After 30 minutes a detour to the right (east) leads to a scenic waterfall tumbling down the rocky hillside scarred by avalanche activity. Beyond the waterfall the trail heads west, climbing steeply up a grassy slope filled with wildflowers. Keep a lookout for the ruins of an abandoned mining building and equipment on your left. The grade abates as the trail crosses a meadow and then enters the trees. The trail now climbs steep switchbacks up a headwall to Lower Ice Lake basin.
After gaining 1,600-ft. in 2 miles the trail crests the ridge into the beautiful Lower Ice Lake basin. Rock outcroppings provide a nice place to rest and enjoy the view of Fuller (13,761-ft.), Vermillion Peak (13,894-ft.), Golden Horn (13,780-ft.) and Pilot Knob (13,738-ft.) rising above the ridge at the head of the lower basin.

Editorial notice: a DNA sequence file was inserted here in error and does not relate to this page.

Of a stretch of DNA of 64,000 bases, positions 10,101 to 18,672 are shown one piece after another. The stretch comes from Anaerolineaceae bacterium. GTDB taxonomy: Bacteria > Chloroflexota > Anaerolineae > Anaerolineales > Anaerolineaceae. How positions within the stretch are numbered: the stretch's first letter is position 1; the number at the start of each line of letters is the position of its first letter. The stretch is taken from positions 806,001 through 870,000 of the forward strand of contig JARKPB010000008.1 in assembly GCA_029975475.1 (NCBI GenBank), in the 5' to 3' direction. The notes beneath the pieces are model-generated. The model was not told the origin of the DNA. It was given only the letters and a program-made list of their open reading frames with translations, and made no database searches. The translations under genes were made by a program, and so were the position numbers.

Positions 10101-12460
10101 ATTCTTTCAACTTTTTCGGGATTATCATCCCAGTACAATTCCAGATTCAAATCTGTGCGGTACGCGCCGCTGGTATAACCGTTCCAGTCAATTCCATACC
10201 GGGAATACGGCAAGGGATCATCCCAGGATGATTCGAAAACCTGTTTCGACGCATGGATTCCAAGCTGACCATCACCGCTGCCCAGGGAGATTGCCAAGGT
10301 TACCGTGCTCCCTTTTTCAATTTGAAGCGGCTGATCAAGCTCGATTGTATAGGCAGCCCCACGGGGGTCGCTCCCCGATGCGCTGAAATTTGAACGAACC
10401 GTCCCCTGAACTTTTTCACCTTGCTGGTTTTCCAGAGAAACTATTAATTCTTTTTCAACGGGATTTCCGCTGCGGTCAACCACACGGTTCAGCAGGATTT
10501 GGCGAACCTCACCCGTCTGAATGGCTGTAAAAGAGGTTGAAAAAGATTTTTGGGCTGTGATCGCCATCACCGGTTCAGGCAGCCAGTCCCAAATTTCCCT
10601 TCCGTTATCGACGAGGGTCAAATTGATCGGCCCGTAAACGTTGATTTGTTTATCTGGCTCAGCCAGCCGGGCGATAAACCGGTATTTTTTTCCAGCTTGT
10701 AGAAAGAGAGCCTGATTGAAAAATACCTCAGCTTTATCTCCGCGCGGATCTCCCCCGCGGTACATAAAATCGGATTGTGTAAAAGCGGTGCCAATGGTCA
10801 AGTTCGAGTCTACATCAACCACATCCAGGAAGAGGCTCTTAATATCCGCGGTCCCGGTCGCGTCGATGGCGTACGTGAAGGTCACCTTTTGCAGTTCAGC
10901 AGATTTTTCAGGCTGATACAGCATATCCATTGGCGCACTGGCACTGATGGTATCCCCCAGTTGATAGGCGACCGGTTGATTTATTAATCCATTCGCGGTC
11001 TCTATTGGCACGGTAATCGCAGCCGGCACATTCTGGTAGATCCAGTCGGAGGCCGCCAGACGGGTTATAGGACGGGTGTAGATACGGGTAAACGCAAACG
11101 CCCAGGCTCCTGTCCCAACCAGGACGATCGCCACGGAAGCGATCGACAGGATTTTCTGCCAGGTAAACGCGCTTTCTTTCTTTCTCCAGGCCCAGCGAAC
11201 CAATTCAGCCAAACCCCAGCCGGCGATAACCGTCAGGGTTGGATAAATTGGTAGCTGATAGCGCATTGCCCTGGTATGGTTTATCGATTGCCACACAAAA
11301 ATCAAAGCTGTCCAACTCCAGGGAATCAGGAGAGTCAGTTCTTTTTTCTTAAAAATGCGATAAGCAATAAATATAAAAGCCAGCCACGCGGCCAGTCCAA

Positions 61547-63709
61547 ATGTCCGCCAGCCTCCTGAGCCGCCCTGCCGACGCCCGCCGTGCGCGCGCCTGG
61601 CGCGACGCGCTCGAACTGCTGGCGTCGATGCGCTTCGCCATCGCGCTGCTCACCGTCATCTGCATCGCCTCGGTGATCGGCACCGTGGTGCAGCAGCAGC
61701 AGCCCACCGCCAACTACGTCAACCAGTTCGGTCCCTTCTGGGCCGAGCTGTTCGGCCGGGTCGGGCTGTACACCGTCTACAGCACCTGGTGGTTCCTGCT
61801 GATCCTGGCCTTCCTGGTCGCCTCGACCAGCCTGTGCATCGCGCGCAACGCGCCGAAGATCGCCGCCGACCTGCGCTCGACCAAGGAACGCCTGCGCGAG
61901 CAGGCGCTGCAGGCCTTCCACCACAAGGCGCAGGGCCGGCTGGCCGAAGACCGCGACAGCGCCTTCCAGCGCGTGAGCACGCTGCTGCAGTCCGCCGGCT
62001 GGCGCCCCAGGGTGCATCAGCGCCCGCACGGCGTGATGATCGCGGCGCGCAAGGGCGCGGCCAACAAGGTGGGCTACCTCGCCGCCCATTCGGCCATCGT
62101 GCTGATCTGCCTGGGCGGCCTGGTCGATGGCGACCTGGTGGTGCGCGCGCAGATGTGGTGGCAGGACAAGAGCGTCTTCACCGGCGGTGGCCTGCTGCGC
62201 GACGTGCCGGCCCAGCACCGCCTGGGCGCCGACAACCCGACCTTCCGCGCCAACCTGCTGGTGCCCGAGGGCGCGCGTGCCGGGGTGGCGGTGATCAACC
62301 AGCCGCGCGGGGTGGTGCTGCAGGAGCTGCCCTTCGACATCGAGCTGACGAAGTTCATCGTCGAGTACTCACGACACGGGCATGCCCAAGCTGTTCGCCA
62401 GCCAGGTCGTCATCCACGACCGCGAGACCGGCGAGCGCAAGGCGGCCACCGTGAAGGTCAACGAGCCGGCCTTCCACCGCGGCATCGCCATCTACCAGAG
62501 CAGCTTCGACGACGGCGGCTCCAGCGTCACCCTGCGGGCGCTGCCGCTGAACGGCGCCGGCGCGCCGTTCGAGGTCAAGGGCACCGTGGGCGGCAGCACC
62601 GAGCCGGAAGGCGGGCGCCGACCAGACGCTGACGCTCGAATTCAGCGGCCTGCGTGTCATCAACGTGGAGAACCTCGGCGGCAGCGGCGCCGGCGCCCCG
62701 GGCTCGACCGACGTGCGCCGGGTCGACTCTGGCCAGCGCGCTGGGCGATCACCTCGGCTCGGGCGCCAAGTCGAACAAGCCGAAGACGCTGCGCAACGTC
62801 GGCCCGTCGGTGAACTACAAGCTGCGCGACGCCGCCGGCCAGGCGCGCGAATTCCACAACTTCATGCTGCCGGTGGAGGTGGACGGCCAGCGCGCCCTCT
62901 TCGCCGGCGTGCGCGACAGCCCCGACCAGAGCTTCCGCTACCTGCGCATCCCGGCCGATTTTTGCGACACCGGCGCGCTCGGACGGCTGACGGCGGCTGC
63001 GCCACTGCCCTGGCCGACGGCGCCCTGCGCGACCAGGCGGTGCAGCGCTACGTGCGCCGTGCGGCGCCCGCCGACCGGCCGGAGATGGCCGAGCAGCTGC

Lower Basin to Upper Ice Lake
Distance from Trailhead: 7.0 miles (round trip)
Ending/Highest Elevation: 12,270-ft.
Elevation Gain: 2,430-ft.
The trail now traverses lovely meadows on gentle grades, passing Lower Ice Lake nestled in trees to the left (south). Waterfalls, emanating from unseen alpine lakes and snowfields tumble down clefts in the rocky hillside to the north of the trail. During late July to early August the well-watered meadows around the falls host spectacular wildflower displays. Masses of columbines, larkspur, aspen daisies, chiming bells and cow parsnips blanket both sides of the trail.